When I was in junior high, I wasn’t exactly what you would call ‘one of the cool kids’. I was pretty outgoing and easy to get along with. But no amount of friendliness could compensate for the nerdy glasses, frizzy hair, acne and all around lack of fashion sense I had. Those years are what I often refer to as my awkward years, something that I am a firm believer everyone should have at least one of at some point during his or her childhood. In my opinion, it makes you a nicer person. I have no scientific research to back up this theory, but I did survive high school and that counts for something.
But back to my awkward years…
I managed to not only survive but also enjoy them, and not because some kind and popular soul gave me a ‘She’s All That’ makeover, and I suddenly became model material. Nope, sadly, I had to figure out how to tame my hair, put on makeup and wear clothes that weren’t two sizes too big for me on my own. And unfortunately, that did not happen until my junior year of high school.
I survived my awkward years because of church. For starters, youth ministry was the melting pot of all things awkward. Between the homeschoolers, the Royal Rangers, the DC Talk wannabes, the girls who insisted they were dating Jesus, the guys who insisted they kissed dating goodbye, and the students raised on Carmen and TBN… well, let’s just say my cool factor was a lot higher around this crew. (No offense if you identified with any of the above descriptions. My first concert was a Carmen concert. You are my people. I get you.)
Church was more than just a place for me to fit in though. It was a place I could be a part of something that mattered.
Most days of the week, I would volunteer my afternoons as a youth intern. I was the youngest intern by far, with, let’s be real, not great administrative skills. My youth pastor was unsure of what to do with me, but I was eager to serve. He basically designated me to be the youth janitor, and more often than not I would spend my afternoons wiping down chairs, cleaning windows, dusting the stage, scrubbing toilets, and vacuuming the youth worship room.
I didn’t mind. Jesus had saved my life; He had rescued me from sin and death and had given me a new life filled with love and meaning. I figured the least I could do in return was some housekeeping for Him.
I have a confession to make though. Every now and again, when everyone in the youth offices had gone to lunch and I was all alone I would grab my Bible, hop up on the stage and preach my guts out. Except in my mind it wasn’t to an empty room, it was an entire stadium of people hanging on my every word. By the time the altar call came around, I would imagine thousands and thousands of people in that stadium would be rushing to the front of the stage to accept Jesus as their Lord and Savior.
I don’t even know what inspired me to do this. I was in an empty youth room fantasizing about preaching Jesus to stadiums full of people. It was ridiculous, and I knew that if anyone walked in on me, I would never be able to live it down amongst the other youth interns. Besides, it’s not like anyone had ever singled me out as being the next Joyce Meyer. I didn’t even own a single item of clothing that sparkled, and I was sure that meant I was not destined for the Joyce mantle. Other than Mama Joyce, I had never seen a female preacher. I heard rumors of a fiery, fast-talking woman named Christine who preached to stadiums of young people in Australia. Some days, I wished I lived in Australia, just so I could see it for myself. But I didn’t live in the super progressive land down under where women pastors and preachers were part of the equation. I lived in ‘Murica where female preachers were about as common as a unicorn in Central Park. For all I knew, they just didn’t exist.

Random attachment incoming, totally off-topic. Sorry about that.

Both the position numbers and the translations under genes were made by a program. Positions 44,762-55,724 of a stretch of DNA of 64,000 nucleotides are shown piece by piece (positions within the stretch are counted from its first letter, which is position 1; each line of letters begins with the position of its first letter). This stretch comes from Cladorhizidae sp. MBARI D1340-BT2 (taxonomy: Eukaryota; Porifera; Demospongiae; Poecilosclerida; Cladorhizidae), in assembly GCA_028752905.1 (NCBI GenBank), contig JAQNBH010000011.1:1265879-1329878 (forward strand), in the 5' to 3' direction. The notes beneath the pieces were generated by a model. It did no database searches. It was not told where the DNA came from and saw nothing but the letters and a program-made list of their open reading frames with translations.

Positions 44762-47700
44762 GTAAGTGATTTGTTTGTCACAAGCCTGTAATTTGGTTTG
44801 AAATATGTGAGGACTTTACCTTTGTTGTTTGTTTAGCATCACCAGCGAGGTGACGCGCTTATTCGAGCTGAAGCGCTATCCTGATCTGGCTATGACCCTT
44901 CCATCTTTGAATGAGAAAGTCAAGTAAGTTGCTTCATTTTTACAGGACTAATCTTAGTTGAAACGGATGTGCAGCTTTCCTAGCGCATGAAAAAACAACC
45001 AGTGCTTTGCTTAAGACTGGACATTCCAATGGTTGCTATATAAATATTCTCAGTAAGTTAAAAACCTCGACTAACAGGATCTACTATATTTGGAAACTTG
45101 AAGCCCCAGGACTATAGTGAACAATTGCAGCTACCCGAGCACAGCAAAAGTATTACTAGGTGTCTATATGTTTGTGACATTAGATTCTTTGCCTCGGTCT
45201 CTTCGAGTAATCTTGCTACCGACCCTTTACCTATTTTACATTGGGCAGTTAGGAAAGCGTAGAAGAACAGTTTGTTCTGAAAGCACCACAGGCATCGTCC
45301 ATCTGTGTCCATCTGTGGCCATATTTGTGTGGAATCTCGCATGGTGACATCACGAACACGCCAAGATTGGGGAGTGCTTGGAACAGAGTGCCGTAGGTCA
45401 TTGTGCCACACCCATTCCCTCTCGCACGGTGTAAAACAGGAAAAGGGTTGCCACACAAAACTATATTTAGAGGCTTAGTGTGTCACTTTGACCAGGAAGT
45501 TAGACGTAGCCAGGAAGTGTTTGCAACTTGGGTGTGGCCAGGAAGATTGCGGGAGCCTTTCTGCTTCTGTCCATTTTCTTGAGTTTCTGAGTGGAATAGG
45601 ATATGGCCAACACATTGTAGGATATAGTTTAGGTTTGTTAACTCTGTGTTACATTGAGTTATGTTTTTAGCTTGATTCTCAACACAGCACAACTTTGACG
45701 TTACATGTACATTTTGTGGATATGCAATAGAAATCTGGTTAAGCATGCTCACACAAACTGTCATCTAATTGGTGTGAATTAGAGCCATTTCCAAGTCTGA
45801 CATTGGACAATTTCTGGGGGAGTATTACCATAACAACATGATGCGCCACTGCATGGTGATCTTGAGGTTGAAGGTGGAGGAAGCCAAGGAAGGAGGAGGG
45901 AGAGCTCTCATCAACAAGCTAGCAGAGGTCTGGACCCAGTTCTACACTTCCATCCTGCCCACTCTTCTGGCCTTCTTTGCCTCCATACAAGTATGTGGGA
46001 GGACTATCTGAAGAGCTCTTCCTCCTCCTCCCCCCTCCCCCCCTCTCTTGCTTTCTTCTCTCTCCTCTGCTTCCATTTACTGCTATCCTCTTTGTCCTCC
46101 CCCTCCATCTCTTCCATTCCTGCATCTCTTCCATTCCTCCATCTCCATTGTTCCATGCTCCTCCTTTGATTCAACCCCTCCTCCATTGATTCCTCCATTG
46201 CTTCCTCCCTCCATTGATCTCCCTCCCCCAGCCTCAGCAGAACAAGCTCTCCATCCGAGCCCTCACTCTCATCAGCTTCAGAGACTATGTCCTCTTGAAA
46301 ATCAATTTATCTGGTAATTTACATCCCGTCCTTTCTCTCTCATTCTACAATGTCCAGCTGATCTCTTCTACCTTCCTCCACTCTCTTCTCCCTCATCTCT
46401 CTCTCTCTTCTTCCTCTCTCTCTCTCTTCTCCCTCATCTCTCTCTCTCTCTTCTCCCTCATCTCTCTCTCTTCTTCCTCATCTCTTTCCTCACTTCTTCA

It didn’t stop me from dreaming, though. Cleaning and dreaming– that’s what I did best. Those two words pretty much sum up my entire youth intern experience.
I have another confession to make. Yes, I was dreaming, but there was something off with my dream. And despite what some critics say, that something was not my gender. It was the focus. In my dream of preaching the Gospel, I was front and center. I was in the spotlight and reveling in every moment of it. What was most exciting in my dream was how I felt when people were riveted by my performance, when they clapped and cheered and responded to my impassioned words. In my ministry-fantasy, people got saved, healed, raised from the dead because of me. I was unaware of it at that time, but in my dreams for ministry, Jesus was playing second fiddle to my own ego and ambitions.
Fast forward twenty years, and, man, has God been good to me! I pinch myself every day, overwhelmed that in so many ways, the dream deposited in me as a 12-year-old is no longer just a dream but an adventure I am daily living out. I have the honor and privilege of serving and leading within the Church. I am both a pastor and a preacher, and to be honest, I am blown away and shocked that people show up to hear me talk about Jesus every single time I minister. Heaven has been extravagant in its generosity to me!